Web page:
Need help understanding the difference between assigning owner trust and key validity.
Joseph Oreste Bruni
jbruni at me.com
Sat Jun 13 08:55:05 CEST 2009
On Jun 12, 2009, at 11:24 PM, Steven W. Orr wrote:
> There's a pgp concept that I'm not comfortable with. It has to do
> with the
> difference between owner trust and key validity. And I say
> comfortable, not
> because I don't like it or that I don't think it doesn't work; I
> just don't
> feel like I understand it well enough to be doing it right.
> When I got your key, AND I know it came from you, then I set your
> key in my
> ring with owner trust of "trusted". But I didn't set the key
> validity. My
> understanding is that if I set your key validity then I'm signing my
> public key with your public key. (Someone please correct me if I'm
> way off.)
The difference between key validity and owner trust is in the object
of the trust.
If you trust the key, in that you have verified that the user ID
contained on the key does indeed belong to its holder, you indicate
your trust in the key by signing the key. Since your key is explicitly
set to ultimate owner trust, you will automatically consider any key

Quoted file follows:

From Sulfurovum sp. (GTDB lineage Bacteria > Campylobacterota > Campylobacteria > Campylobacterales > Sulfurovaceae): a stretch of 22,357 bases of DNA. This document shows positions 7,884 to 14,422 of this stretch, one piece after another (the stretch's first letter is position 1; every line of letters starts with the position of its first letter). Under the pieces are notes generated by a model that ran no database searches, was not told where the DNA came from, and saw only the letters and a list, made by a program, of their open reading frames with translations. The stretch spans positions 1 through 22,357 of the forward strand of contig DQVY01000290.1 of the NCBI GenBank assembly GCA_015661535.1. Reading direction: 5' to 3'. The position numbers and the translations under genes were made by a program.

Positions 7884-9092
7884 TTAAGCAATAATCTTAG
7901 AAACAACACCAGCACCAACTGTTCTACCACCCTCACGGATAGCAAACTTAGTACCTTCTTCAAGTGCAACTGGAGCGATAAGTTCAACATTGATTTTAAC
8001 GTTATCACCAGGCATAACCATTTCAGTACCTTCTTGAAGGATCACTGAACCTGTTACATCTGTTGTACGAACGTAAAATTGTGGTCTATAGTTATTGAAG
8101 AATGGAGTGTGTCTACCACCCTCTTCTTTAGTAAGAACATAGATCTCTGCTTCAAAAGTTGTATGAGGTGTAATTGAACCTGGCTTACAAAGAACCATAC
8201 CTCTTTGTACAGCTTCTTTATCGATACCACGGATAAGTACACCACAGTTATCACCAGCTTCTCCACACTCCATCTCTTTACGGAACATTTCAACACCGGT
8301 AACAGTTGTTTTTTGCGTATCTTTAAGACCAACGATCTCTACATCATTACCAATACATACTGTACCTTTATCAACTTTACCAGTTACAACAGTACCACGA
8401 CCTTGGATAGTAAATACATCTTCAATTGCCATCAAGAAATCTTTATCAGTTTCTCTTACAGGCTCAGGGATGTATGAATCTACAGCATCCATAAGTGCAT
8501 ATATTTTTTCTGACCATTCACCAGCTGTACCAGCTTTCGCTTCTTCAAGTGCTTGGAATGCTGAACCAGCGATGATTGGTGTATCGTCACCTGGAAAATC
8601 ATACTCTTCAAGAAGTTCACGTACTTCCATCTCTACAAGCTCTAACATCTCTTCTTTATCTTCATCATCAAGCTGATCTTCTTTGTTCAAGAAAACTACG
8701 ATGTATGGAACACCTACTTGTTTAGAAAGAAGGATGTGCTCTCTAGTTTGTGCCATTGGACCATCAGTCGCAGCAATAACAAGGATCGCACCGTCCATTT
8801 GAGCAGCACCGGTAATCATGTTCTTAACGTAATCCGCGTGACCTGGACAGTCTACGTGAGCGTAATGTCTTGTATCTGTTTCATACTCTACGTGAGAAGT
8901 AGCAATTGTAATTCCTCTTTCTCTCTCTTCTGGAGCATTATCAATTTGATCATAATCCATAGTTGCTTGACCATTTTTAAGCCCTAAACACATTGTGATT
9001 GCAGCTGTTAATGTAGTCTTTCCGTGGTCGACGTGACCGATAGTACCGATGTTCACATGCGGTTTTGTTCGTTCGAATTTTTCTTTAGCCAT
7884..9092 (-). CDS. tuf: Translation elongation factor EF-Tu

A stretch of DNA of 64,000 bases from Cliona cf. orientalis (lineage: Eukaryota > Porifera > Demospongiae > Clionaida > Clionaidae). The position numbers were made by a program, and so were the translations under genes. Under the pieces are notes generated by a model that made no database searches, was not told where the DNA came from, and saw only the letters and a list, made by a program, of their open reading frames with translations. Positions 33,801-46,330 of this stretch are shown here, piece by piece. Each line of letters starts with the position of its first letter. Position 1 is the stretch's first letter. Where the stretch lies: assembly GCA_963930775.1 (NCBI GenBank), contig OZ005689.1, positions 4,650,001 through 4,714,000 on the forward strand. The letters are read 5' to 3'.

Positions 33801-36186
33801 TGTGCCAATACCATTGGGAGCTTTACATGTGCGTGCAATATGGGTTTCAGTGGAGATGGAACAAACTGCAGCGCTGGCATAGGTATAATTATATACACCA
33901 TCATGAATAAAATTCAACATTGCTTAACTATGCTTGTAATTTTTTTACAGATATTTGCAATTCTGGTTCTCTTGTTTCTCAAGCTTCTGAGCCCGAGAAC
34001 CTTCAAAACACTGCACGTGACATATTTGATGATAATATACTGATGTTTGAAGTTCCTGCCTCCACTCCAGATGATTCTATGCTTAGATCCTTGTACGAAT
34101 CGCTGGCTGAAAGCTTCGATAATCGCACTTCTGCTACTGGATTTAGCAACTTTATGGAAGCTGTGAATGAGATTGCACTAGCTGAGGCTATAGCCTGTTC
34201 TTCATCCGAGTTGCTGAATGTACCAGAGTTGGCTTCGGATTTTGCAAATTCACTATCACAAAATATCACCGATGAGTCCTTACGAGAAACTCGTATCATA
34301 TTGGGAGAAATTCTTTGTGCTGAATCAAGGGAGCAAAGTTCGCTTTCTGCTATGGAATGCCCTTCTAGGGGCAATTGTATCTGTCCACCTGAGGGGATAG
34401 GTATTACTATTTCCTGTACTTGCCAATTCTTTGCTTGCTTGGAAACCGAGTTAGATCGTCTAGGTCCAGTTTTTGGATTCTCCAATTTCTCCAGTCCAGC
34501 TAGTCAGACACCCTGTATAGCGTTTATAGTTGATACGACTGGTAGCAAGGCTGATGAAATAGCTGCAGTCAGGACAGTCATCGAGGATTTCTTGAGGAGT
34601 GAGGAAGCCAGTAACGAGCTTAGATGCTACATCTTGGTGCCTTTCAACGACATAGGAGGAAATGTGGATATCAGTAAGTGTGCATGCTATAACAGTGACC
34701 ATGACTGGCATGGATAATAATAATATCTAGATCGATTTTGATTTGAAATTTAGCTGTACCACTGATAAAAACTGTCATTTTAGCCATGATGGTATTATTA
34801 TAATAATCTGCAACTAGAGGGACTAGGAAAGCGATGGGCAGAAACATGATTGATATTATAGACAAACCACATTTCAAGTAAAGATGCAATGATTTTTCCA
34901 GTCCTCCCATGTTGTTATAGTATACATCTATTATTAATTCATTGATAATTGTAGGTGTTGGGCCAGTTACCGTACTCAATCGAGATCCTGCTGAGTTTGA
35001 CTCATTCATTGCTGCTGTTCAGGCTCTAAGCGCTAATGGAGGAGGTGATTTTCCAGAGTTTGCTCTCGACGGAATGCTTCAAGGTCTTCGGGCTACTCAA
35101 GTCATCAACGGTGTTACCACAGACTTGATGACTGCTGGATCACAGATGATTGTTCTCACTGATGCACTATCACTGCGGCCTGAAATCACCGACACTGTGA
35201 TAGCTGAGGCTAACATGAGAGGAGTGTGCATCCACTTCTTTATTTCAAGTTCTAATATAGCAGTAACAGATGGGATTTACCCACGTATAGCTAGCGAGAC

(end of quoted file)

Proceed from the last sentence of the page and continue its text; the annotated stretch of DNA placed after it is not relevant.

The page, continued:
signed by you to be valid.
Owner trust is how you express confidence in the owner of the key to
validate other people's keys. If a key belongs to a person who is
sloppy about signing other keys, you would assign them a low owner
trust (or even none). On the other hand, if you know that someone is
very diligent about vetting keys, you could assign them a high owner
What does this do for you? Mostly, it's a time saver for yourself. If
you receive a 100 keys from various individuals, you could be diligent
in verifying each and every one of them before you sign those keys.
Once you sign a key, it is considered valid.
Otherwise, say 90% of those keys were already signed by someone you
know is diligent about verifying keys. If you assigned that person a
high owner trust, those 90 keys would be automatically considered
valid by you, and you'd only need to verify the remaining 10.
A marginal owner trust is for people that might do a good job of
verifying a key's UID. In which case you would consider valid any key
signed by three such individuals.
There are two types of signatures at this point: local and exportable.
If your signature on the key is local only, then your signature on the
key will not be exported should you choose to export the key to
another location (e.g. a keyserver). If your signature is exportable,
your signature will be appended to the key when you send that key
onward. If other people trust you to validate UID's by assigning a
high owner trust to your key, they will automatically consider valid
any such keys signed by your key.
In the X.509 certificate model, high owner trust is granted by you
implicitly when you hold a certificate authority's root certificate.
Any certificate signed by the chain of CA's that terminate at a
trusted root certificate is automatically trusted (valid).
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